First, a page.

In case you missed the news post, Milwaukee is coming out with a new line of M18 Fuel brushless nailers!!
At launch, there will be an 18 gauge brad nailer, and 3 designs of finish nailers: 15 ga angled, 16 ga straight, 16 ga angled.
We had the opportunity to take a fast first look at Milwaukee’s new M18 Fuel nailers! Woo!
First off, they’re a small large, and a small heavy, but we expected that. Frankly, I don’t feel most customers will thoughts, due to the energy, speed, cordless comfort, and runtime. Oh, and the decrease noise from not getting an air compressor nearby.
But truly, the most surprising element is this: Milwaukee M18 Fuel nailers have a built-in nitrogen spring mechanism! That is what tends to make them so quickly and strong. Effectively, that and a lot of time and work by Milwaukee’s product engineers.
No, it’s not a fuel cell. No, it shouldn’t call for any user actions. It’s a sealed self-cycling nitrogen actuator.
So even though Milwaukee doesn’t use this particular language, it may well be secure to say you will most likely get air-like functionality.
I drove in two nails with the Milwaukee 18 gauge brad nailer. I don’t recall what the target material was. It was either solid oak (laminated from many smaller pieces), or a thick piece of oak attached to structural wood.
The brad nailer can sink two″ nails into strong oak. That’s what it says on Milwaukee’s item page.
There was a diagram, showing how the Milwaukee M18 Fuel can out-drive competing cordless nailers. I think it – the brad nailer did a fantastic job driving the two″ nails flush with the worksurface. Effectively, very almost flush. The first slightly caught my nail as I scratched over it, the second didn’t.
When I have a sample in-hand, I’ll be in a much better position to inform you how effective the brad nailer is. From what I saw, it’s at least as potent as the air nailers I’ve used in the past.
The brad nailer stands up! Try that with an air nailer!
The jam-release lever is enormous (that’s a good factor) and effortless to use.
Some might not like the placement of the belt hook, but it tends to make sense to me. I hung it off my belt – not a tool belt, but regular pants belt – and it felt alright. It’s not a featherweight tool, but it was nicely balanced, which helps.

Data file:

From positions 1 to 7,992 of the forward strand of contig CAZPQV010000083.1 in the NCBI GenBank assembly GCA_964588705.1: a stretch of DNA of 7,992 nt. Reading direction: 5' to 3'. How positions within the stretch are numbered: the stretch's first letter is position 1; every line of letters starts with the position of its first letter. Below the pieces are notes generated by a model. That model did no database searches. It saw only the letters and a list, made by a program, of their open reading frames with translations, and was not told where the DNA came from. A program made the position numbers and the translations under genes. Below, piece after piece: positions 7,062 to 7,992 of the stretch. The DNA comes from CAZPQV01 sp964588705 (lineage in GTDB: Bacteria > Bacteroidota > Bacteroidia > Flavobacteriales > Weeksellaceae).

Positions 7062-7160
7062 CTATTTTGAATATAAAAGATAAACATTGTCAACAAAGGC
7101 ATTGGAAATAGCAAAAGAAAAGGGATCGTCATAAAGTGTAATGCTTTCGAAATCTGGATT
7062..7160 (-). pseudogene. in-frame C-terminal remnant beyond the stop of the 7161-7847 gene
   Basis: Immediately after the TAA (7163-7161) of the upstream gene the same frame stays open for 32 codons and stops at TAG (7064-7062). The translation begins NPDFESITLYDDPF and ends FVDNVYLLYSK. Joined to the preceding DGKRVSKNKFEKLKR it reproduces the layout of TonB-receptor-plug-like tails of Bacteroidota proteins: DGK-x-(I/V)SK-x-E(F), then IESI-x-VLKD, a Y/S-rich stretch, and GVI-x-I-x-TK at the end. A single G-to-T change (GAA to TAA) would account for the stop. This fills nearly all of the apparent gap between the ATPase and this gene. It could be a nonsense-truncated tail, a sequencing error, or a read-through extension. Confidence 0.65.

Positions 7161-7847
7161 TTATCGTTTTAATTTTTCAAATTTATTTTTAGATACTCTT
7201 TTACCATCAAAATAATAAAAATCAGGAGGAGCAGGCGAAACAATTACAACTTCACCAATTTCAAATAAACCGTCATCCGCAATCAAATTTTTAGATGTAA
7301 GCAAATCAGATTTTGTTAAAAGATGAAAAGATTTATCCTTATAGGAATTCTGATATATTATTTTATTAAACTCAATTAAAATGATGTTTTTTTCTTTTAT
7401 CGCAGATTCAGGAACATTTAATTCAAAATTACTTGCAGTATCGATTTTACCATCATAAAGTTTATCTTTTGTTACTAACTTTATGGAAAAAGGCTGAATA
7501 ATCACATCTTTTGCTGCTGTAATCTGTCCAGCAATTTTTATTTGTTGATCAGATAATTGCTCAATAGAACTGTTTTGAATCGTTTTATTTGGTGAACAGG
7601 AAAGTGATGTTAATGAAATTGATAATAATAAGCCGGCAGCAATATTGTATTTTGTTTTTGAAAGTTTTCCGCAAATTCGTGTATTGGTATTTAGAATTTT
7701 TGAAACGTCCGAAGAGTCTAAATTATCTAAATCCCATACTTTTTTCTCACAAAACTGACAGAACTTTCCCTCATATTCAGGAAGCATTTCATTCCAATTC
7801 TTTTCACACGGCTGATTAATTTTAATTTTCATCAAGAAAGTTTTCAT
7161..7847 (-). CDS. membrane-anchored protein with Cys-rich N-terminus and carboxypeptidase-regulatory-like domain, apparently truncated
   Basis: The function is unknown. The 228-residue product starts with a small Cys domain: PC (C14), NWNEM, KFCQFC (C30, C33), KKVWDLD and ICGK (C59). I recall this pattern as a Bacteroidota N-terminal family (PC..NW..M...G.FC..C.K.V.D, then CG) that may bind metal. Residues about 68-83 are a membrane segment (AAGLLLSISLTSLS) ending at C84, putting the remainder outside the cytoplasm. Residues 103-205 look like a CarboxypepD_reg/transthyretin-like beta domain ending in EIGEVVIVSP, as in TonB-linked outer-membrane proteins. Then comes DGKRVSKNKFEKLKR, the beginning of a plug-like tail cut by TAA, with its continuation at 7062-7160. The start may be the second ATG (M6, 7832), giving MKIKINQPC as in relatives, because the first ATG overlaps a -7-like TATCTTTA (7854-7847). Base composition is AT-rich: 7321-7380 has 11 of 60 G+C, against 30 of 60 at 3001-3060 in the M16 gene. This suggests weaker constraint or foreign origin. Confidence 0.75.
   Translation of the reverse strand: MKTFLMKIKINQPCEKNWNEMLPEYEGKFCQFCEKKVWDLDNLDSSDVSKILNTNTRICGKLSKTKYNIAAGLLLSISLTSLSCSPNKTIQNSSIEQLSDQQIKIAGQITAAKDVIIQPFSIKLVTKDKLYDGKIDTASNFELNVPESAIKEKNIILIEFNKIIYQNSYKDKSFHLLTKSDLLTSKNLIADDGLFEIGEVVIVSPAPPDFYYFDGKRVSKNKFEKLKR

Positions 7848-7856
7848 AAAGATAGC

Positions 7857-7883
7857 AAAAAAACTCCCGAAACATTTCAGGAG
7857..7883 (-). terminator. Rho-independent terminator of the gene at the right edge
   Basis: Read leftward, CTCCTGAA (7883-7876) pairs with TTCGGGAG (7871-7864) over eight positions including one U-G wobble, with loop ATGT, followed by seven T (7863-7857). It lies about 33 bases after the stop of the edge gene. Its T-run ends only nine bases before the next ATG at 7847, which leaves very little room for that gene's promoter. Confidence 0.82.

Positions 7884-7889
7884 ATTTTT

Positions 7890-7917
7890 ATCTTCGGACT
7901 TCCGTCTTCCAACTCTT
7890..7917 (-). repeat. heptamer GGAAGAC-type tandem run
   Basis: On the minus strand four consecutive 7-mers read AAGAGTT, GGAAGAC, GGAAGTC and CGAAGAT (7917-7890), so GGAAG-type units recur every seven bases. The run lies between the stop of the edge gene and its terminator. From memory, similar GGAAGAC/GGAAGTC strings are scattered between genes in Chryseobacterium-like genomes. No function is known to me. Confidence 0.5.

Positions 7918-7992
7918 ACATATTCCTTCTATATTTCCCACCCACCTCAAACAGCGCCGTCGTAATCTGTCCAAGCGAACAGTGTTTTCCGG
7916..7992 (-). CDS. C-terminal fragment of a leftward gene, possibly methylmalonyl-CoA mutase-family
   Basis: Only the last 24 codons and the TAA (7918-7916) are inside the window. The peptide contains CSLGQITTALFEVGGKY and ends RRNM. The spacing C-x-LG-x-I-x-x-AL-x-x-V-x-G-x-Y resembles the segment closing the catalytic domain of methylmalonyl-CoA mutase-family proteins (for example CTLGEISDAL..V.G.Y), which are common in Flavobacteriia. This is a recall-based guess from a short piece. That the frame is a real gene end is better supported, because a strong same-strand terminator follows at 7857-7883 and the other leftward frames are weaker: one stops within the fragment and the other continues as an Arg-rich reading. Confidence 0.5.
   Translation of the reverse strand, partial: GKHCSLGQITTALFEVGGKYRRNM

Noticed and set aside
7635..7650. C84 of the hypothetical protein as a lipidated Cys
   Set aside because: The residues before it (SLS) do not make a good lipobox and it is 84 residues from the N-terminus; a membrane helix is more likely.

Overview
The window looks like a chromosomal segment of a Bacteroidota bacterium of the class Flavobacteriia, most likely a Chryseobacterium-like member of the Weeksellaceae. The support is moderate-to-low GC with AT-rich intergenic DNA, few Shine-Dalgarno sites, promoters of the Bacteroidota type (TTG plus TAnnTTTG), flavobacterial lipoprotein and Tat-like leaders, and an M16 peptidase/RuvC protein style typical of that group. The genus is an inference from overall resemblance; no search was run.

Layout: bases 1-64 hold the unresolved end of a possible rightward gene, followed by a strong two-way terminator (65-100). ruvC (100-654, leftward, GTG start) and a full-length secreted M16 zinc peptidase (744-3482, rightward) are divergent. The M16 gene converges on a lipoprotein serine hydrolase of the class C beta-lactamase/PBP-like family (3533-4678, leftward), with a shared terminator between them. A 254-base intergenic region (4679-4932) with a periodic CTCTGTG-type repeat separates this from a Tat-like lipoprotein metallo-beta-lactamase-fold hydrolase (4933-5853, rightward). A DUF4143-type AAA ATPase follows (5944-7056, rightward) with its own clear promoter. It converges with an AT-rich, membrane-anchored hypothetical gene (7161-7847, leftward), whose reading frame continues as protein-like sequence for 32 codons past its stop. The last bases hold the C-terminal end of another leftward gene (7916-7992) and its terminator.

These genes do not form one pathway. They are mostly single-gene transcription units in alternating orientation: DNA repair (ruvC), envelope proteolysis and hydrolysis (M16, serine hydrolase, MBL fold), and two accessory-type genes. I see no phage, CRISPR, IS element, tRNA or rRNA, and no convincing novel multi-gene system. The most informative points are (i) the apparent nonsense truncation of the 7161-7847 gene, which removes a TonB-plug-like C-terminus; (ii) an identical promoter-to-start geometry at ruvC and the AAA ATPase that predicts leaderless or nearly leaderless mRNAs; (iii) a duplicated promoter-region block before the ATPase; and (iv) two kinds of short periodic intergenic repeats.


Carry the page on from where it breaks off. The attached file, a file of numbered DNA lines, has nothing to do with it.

Maintain in mind that it hung off my belt for a total of perhaps 20 seconds. Ask me once again how I like the weight and balance after I use it for a lengthy project. Though, I’d most likely stand it upright or on its side much more than I’d wear it on my belt. The finish nailers can all be placed down on their sides as well. I believe the straight finish nailer can also stand upright on its battery.
There’s only one non-marring pad. Why do a lot of nailers come with far more than one particular non-marring pad? I thought it was so that you didn’t have to run out to get a replacement when the 1st wears down. Wrong. It’s so that you don’t have to run out to purchase a replacement after you shed the very first 1.
Milwaukee engineers worked to make sure that the non-marring pads are securely fixed to the nailers’ noses, but you can nonetheless pop them off if needed, or when it’s time to replace them.
Come to believe of it, yea, some of my nailers have these little vinyl non-marring pads that have fallen off at instances. Has that ever happened to you?
The non-marring nose pads of the finish nailers have been bigger than I’ve observed on other finish nailers, but nail placement visibility is nevertheless exceptional. They were angled, so they shouldn’t get in your way as you use the nailers.
Hmm, this is in contrast to the Bostitch Wise Point nailers that Clayton reviewed for us final year. Nail-placement accuracy is undoubtedly anything I strategy on testing after I have much more time with these nailers.
I popped off two nails with the brad, and then asked the product manager to fire off three nails as speedily as he could. There was no lag, no waiting, no delay.
If I recall appropriately, the cycle time is said to be something like .08 seconds. And I believe that the product manager also said that the fastest a user might drive nails in at, is normally three per second.
So when Milwaukee says zero ramp-up time, what they mean is that M18 Fuel cordless nailers will constantly be waiting for you, and that you will by no means be waiting on the nailers.
Assuming I’m not mistaken about the .08 second cycle time – and I don’t believe I am – you would have to drive in at least 13 nails per second before outpacing any of the nailers’ cycle times.
Even in bump-fire mode, that’s just not attainable to do hand-held.
Can you inform that I was impressed?
Questions? What else do you want to discover about Milwaukee’s new M18 Fuel nailers?